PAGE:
Doctor's Day falls on July 1: Doctor, heal thyself first!
H K Barthwal In one of his poems, a prayer to God, Nobel laureate Rabindranath Tagore seeks God's blessings in the form of strength and ability to...
H K Barthwal
In one of his poems, a prayer to God, Nobel laureate Rabindranath Tagore seeks God's blessings in the form of strength and ability to cope with sufferings that keep on appearing in life; the bard does not ask for a life free from odds and troubles. As with life, so with the human body, ever susceptible to pathologies despite adherence to appropriate dietary and health regimens and observance of all precautions.
Our ancestors proclaimed that the human body is a house of diseases (Shariram vyadhi mandiram). Doctors, as saviour in critical health conditions and purveyors of individual and public health, have been rightly accorded divine status, and Doctor's Day is observed on July 1 every year.
In India, special tributes are paid to Dr. Bidhan Chandra Roy, the legendary physician, social reformer and second chief minister of West Bengal, whose birth as well as death anniversary falls on July 1. After completing his MRCP from Bartholomew's Hospital in the United Kingdom, Dr. Roy, 27, returned to India and was instrumental in the setting up of hospitals and medical institutions. Later he took to social reforms and joined Mahatma Gandhi's Civil Disobedience movement.
His contribution to health, education and social reforms earned him the coveted Bharat Ratna award. The Doctor's Day celebrations are marked by wishes and gifts to medical practitioners; feasts and cultural activities are also conducted by hospitals and health institutions.
Qualified doctors in India are fewer than requirement, i.e. just one doctor per 2,000 persons whereas there should be two as per WHO norms. That certainly overburdens physicians and surgeons. All the same, this is an appropriate occasion for considering how far medical practitioners are discharging their social responsibilities.
The faith reposed by public in medical practitioners to stay healthy obligates them to be fair and ethical with the ailing. However, they behave more like business people viewing patients as respected customers. Anton Chekhov remarked sarcastically: "Doctors are just the same as lawyers; the only difference is that lawyers merely rob you, whereas doctors rob you and kill you too."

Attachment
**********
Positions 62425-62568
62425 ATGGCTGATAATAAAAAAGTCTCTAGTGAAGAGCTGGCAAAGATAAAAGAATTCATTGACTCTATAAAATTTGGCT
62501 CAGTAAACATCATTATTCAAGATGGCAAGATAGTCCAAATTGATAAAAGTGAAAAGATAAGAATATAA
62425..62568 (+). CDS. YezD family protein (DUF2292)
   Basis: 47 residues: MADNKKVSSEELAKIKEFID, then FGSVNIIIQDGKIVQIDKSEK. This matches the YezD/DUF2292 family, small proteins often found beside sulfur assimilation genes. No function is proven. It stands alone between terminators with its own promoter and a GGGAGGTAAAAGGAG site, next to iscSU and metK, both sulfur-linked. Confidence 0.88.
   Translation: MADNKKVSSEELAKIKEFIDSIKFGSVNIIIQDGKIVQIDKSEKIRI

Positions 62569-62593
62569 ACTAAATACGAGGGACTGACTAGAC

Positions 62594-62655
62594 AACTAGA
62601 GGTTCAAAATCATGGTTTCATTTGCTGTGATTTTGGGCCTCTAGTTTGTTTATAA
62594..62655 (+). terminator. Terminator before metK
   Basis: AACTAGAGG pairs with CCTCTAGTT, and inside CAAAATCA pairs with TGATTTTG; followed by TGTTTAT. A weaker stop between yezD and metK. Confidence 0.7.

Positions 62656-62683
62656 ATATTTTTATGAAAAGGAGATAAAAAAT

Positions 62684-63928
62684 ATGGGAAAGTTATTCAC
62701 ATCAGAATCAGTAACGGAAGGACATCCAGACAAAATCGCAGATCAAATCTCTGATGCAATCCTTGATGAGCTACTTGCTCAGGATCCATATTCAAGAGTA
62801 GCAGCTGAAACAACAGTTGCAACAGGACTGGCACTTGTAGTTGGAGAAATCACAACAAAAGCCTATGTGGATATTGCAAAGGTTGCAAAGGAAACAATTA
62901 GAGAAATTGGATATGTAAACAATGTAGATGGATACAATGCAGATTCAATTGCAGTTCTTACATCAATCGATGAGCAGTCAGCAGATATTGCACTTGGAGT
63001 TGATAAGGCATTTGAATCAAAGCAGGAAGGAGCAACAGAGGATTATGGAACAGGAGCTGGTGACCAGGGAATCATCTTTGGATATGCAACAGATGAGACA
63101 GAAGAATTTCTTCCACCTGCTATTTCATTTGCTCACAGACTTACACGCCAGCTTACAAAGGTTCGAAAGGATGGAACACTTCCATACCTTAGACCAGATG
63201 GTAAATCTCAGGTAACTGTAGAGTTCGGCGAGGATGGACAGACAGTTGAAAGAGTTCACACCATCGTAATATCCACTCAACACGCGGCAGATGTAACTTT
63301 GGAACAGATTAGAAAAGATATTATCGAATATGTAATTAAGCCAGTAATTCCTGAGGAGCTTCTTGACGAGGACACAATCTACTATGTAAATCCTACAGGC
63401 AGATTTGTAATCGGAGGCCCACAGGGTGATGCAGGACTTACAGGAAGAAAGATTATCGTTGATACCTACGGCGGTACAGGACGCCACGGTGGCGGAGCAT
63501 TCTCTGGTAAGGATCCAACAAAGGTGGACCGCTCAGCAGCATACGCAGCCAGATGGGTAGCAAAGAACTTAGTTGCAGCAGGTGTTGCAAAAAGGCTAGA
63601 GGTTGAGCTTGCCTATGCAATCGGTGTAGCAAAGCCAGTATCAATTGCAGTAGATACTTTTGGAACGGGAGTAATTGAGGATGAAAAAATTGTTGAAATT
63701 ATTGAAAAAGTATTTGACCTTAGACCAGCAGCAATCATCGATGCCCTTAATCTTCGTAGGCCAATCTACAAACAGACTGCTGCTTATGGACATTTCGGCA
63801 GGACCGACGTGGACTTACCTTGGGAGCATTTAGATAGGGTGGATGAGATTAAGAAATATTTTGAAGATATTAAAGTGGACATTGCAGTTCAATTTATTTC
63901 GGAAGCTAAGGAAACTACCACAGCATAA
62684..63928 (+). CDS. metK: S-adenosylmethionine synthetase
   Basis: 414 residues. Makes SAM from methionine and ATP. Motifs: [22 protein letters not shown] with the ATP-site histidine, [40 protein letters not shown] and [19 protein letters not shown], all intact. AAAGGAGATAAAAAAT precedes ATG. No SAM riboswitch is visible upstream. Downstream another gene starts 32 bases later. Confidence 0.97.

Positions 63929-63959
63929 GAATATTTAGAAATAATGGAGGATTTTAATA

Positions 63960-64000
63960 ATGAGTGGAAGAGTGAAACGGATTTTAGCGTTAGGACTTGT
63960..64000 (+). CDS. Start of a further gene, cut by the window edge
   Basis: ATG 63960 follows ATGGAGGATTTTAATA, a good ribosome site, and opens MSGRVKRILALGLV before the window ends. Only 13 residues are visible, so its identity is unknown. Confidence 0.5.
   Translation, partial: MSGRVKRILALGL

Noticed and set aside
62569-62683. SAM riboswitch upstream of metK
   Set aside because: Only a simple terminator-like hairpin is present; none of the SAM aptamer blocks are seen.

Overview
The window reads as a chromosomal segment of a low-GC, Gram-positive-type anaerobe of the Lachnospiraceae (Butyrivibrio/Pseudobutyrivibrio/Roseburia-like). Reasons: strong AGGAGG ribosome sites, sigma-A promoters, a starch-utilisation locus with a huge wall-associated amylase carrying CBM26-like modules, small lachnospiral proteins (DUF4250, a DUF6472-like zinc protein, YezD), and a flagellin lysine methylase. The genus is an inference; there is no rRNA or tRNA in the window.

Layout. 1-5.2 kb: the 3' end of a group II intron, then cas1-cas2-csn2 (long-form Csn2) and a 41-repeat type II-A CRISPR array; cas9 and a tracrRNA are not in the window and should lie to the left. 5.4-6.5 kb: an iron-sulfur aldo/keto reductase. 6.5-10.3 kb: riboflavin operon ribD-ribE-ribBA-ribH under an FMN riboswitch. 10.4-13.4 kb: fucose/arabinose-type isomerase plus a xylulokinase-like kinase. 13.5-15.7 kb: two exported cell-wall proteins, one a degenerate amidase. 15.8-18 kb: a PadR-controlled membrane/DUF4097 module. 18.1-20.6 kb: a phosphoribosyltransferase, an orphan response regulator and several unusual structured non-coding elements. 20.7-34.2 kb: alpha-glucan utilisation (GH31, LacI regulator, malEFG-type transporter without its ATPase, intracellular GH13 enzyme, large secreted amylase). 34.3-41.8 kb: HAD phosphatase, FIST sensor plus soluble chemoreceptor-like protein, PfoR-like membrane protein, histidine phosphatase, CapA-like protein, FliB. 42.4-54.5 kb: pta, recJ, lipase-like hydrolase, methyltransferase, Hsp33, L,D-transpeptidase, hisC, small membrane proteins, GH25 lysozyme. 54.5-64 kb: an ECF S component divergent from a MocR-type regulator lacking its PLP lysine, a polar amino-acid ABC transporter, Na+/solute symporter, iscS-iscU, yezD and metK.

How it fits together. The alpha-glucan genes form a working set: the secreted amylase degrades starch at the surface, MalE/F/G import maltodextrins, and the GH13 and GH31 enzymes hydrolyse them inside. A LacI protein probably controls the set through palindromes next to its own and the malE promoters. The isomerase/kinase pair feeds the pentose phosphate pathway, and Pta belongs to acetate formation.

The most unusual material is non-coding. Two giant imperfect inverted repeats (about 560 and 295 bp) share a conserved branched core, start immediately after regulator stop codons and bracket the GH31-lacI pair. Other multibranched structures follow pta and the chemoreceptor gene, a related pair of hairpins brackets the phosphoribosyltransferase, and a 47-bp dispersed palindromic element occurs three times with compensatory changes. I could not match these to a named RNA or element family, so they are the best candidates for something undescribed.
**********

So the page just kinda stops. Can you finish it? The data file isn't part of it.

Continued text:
Some of them justify their profiteering tactics on the plea that they invested huge sums in earning their qualification. For medicos wanting too much too soon, Martin Fischer has this advice: "A doctor must work 18 hours a day and seven days a week. If you cannot reconcile yourself to this, get out of the profession." It is unfortunate that with commercial values driving out humane considerations in all spheres, health issue is becoming a casualty.
Rather than a gateway to prosperity, the doctor's profession is one that entails rescue of the diseased. "A doctor . . . must love his fellow human beings and desire their good before his own," said W.H. Auden. That doctor's role extends beyond administering medication has been lucidly shown in R.K. Narayan's classical story, 'The Doctor's Word' in which Dr. Raman, a doctor acclaimed for his expertise, acumen and prognosis in the city of Malgudi confronts a dilemma when his close friend Gopal lands in Dr. Raman's care. As a medical practitioner with unfailing judgment, Dr. Raman knows that nothing less than a miracle can help Gopal survive.
Yet, when Gopal asks for a true assessment, the doctor's discretion succumbs to emotional bonds, and he assures survival to Gopal. The words work wonders and Gopal survives. Sidelining ethics, morality and humanity, most doctors play havoc with public health by prescribing elaborate, avoidable and costly diagnostic procedures even when the patient's resources do not permit it. Not knowing what precisely is in patient's best interest, a majority of those presenting with common symptoms are rendered vulnerable to radiation hazards, simply because they have become used to earning more from the lab referrals than consultation.
Even young doctors joining big hospitals to gain exposure are made to hone their money-fetching skills instead. It is axiomatic in such a setting for the doctor to take casual interest in his professional ethos and turn out to be a mediocre health functionary rather than involving himself in therapeutics. A classic Hindi story Mantra by Premchand's describes the triumph of good sense and philanthropy of Budha Bhagat, an accomplished snake bite healer who moves out to save the life of the son of Dr Chadha, who had refused to attend on Bhagat's son in a critical condition because he was busy playing tennis.
Doctors need a fundamental correction in their mindset and in their handling of patients so as to revive their pristine credibility and respect. This is possible only if they attempt to understand and set right the pathology first rather than evaluating the patient's wallet or confirmation about sponsorship; can clinically examine the patient in earnest for arriving at a decision and prescribe lab tests, etc.
only when absolutely necessary; commit to prescribe only specific and minimum medication; undertake a procedure only after obtaining an 'informed' consent in spirit, and not just taking patients for granted, which involves briefing about the available options and the implications of each so that the patient or his ward can exercise the best option; and can believe that working conscientiously will fetch them the status of a messiah besides long-term dividends (monetary aspect not excluded).
On the walls of the prestigious All India Institute of Medical Sciences in New Delhi, Mahatma Gandhi's saying is writ large: "A doctor does not oblige the patient by attending him; it is rather the other way round. He gives the opportunity to doctor to serve humanity."
(The writer can be contacted at [email protected])